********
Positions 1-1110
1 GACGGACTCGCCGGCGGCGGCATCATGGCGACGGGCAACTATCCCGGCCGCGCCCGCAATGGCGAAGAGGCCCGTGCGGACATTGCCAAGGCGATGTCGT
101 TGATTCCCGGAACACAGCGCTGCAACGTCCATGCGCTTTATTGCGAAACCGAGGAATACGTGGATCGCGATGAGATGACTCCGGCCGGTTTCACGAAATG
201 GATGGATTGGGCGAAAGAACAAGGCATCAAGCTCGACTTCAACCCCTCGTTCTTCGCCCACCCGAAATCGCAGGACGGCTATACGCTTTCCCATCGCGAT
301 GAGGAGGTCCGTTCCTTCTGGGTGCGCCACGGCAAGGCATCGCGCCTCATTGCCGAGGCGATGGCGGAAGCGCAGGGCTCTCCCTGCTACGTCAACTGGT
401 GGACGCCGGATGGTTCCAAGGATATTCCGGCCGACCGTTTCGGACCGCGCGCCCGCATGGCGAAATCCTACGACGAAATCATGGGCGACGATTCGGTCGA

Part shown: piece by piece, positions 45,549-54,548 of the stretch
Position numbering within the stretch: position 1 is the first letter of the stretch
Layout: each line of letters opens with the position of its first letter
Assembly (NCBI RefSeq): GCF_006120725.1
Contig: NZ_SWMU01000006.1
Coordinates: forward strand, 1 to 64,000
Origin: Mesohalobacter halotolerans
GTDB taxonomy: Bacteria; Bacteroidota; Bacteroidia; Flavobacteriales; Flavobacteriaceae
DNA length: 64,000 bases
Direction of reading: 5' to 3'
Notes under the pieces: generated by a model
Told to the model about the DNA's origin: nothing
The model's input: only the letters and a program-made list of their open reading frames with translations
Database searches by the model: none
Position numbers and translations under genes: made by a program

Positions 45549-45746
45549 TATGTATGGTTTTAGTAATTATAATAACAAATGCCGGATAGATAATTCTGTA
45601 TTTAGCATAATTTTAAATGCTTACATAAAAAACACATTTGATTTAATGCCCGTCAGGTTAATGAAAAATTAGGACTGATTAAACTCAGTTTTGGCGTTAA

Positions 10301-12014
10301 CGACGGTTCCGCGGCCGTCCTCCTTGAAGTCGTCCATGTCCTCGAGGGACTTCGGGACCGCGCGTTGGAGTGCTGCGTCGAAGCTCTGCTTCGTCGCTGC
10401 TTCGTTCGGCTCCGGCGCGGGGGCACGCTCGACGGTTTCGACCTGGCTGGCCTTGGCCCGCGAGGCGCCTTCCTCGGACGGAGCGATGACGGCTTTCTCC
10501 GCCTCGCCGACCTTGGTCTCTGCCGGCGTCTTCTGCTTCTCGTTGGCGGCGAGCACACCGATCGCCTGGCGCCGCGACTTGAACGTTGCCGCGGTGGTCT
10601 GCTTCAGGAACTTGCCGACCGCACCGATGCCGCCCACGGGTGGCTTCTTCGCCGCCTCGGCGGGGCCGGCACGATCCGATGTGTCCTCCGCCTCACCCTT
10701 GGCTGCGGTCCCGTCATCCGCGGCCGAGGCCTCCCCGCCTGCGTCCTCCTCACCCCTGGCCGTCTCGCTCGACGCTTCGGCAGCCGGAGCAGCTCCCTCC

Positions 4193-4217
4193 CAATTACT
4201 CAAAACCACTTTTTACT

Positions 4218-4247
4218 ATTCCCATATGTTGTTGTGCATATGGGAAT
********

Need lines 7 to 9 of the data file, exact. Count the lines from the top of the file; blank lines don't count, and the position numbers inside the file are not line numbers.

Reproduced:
Part shown: piece by piece, positions 45,549-54,548 of the stretch
Position numbering within the stretch: position 1 is the first letter of the stretch
Layout: each line of letters opens with the position of its first letter